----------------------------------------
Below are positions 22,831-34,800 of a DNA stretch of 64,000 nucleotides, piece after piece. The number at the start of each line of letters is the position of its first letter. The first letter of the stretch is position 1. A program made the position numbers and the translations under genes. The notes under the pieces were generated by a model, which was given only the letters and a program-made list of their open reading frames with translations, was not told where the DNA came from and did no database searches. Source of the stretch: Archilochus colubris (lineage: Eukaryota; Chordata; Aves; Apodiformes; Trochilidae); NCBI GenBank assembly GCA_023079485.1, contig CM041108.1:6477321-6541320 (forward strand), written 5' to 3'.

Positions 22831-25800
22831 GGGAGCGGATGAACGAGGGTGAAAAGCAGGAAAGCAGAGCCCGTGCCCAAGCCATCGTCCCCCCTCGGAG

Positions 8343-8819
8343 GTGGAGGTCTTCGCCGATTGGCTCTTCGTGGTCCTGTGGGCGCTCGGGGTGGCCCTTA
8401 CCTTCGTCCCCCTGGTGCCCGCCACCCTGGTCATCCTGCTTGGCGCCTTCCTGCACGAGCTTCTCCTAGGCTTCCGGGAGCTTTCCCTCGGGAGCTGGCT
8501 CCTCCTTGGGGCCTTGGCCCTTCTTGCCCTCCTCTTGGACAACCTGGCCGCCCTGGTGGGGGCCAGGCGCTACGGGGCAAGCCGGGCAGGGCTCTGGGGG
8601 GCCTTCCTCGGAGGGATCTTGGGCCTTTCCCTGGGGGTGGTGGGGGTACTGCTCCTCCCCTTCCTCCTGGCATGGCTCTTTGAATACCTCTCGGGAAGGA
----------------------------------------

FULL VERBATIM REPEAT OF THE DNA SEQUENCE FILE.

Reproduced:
Below are positions 22,831-34,800 of a DNA stretch of 64,000 nucleotides, piece after piece. The number at the start of each line of letters is the position of its first letter. The first letter of the stretch is position 1. A program made the position numbers and the translations under genes. The notes under the pieces were generated by a model, which was given only the letters and a program-made list of their open reading frames with translations, was not told where the DNA came from and did no database searches. Source of the stretch: Archilochus colubris (lineage: Eukaryota; Chordata; Aves; Apodiformes; Trochilidae); NCBI GenBank assembly GCA_023079485.1, contig CM041108.1:6477321-6541320 (forward strand), written 5' to 3'.

Positions 22831-25800
22831 GGGAGCGGATGAACGAGGGTGAAAAGCAGGAAAGCAGAGCCCGTGCCCAAGCCATCGTCCCCCCTCGGAG

Positions 8343-8819
8343 GTGGAGGTCTTCGCCGATTGGCTCTTCGTGGTCCTGTGGGCGCTCGGGGTGGCCCTTA
8401 CCTTCGTCCCCCTGGTGCCCGCCACCCTGGTCATCCTGCTTGGCGCCTTCCTGCACGAGCTTCTCCTAGGCTTCCGGGAGCTTTCCCTCGGGAGCTGGCT
8501 CCTCCTTGGGGCCTTGGCCCTTCTTGCCCTCCTCTTGGACAACCTGGCCGCCCTGGTGGGGGCCAGGCGCTACGGGGCAAGCCGGGCAGGGCTCTGGGGG
8601 GCCTTCCTCGGAGGGATCTTGGGCCTTTCCCTGGGGGTGGTGGGGGTACTGCTCCTCCCCTTCCTCCTGGCATGGCTCTTTGAATACCTCTCGGGAAGGA